Sunday, 29 September 2013

Come, join us!

Sometimes last week in a bus on my way home, I saw a young gentleman with intellectual disability goes up the bus with his caregiver. 

2 bus stops later, the young gentleman started to knock on the metal railing. Noticed the helpless plead from the caregiver's eyes for help, I gave the young gentleman a firm look and shaked my head to signal that his behaviour is not acceptable. 

He stopped.

Only for 2 bus stops distance and then, he started banging on the window of the bus this time. While doing this, he was staring at me as if telling me he is determined to continue knocking. He banged it so hard that the bus captain shouted to ask him to stop.

Oh no... did the smart Alex, aka Ling Chong Beng made things worst?! After all, I am not familiar with the young gentleman and might have trigger another sets of behaviour with what I had done.

Just when I was wondering if I should try something else, a young lady with Down Syndrome sitting at the back of the bus came and sat across the young gentleman. She moved her hands over to her chest, gave it a few tap, looked at me with the assuring smile as if to tell me not to worry and she will help me.

"Please do not bang the window. You be good ok. I gave you something. Wait har."

She started talking to the young gentleman then digged into her bag. She got a packet of sweets out and passed it to the gentleman. 

"Cannot bang the window, ok. Be good, you can have this sweet."

The young gentleman did and stopped banging on the window. I smile at the young lady before aligning the bus and continue my journey home.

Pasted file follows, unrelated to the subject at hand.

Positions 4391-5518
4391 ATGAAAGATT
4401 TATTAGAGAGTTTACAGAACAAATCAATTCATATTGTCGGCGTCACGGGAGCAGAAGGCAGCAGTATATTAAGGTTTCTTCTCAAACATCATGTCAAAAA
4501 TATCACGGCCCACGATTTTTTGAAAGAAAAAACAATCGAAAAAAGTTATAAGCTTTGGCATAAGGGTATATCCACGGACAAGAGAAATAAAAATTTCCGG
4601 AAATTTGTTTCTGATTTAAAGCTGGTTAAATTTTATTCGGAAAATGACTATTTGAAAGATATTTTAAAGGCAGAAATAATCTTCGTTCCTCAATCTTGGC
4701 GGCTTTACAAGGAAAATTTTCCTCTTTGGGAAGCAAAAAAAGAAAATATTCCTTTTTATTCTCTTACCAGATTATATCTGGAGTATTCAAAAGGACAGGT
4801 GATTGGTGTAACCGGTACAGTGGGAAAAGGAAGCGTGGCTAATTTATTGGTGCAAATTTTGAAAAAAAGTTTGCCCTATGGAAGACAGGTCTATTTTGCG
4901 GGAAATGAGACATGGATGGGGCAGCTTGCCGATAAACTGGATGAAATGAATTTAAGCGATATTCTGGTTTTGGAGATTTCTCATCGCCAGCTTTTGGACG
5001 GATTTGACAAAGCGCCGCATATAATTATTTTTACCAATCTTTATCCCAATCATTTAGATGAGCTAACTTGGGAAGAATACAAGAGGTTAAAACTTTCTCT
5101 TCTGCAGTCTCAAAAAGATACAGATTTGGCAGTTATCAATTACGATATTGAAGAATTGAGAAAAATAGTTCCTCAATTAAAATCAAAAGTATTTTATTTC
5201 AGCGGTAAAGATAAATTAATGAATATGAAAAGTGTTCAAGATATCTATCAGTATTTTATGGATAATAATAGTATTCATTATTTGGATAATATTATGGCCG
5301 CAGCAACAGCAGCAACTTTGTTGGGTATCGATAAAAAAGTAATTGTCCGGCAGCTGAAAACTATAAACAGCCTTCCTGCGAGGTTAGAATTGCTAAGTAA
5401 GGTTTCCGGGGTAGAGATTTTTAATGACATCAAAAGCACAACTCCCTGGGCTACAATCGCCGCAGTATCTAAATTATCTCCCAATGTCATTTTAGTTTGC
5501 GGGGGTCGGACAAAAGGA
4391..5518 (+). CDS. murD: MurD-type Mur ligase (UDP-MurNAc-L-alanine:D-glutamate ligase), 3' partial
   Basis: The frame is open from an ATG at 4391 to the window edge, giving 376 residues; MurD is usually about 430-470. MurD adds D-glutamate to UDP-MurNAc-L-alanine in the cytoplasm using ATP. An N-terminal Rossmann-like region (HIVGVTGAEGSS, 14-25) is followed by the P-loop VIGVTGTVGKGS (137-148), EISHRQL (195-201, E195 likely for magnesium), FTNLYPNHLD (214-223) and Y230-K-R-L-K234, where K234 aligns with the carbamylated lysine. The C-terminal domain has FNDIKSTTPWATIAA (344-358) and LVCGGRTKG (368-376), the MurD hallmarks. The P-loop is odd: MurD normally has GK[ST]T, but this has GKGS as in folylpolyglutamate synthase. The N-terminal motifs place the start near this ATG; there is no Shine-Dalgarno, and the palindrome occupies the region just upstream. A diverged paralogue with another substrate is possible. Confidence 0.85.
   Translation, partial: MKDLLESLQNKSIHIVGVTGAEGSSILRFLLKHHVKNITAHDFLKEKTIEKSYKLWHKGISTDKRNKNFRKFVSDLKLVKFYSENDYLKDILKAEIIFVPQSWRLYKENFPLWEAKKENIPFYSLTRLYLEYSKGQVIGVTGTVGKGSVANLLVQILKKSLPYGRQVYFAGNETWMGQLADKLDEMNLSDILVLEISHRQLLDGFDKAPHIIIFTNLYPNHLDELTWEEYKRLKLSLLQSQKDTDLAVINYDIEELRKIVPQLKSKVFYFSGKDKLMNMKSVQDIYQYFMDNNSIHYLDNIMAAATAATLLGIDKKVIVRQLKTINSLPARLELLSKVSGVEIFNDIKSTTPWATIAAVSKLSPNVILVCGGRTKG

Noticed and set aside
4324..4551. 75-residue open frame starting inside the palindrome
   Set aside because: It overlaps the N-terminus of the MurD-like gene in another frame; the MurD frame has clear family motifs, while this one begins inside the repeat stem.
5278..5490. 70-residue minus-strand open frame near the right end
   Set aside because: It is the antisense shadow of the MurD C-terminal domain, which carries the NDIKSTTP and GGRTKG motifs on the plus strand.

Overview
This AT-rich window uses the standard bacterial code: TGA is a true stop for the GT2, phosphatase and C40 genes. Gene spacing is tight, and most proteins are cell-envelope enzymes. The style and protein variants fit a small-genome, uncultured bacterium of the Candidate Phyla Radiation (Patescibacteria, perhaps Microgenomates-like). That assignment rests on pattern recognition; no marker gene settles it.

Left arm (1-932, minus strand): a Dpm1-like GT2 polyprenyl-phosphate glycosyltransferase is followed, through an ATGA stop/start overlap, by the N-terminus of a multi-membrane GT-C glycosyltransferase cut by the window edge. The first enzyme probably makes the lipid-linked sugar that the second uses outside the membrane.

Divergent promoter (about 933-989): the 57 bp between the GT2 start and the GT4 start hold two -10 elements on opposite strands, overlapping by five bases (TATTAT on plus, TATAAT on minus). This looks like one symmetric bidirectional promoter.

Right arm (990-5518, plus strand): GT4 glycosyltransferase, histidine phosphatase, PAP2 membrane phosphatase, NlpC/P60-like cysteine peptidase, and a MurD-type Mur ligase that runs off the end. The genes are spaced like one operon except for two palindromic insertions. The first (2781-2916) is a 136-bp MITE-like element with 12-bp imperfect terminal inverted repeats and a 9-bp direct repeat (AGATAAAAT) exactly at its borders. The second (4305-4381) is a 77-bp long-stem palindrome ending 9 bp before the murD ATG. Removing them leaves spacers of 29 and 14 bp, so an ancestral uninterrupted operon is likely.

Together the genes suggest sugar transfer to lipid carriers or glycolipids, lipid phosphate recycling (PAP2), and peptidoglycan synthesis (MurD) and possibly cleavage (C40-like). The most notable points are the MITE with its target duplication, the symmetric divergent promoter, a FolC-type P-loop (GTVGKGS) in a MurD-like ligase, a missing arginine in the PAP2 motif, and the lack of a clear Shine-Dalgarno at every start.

This may not be the best or correct approach to intervene the behaviour. Nevertheless, it helped the young gentleman and his caregiver from being scolded and even chased out of the bus.

I am touched by the action of this young lady who went all the way out to help a fellow member of our community. She was earlier seen to be tearing and upset. However, she stopped crying, wiped her tears and jumped into action when she saw another person within our community needed help.

Yes. The community that include the young gentleman, the young lady and me. The community form by person with intellectual disability, their caregivers, families, friends, staff, agencies and others who believe in them. The community that advocates for the rights of person with intellectual disability, support them with the dreams of integrating them into the mainstream society and having equal rights like every other human beings.

It's those little things in life that gave us the energy and confidence to live life and continue with our passion.

Are you living your life?

Don't waste it cause there are many out there who wished they are you, who are much fortunate than any of them.

Consider joining our community? 

By the way, my name is not Alex.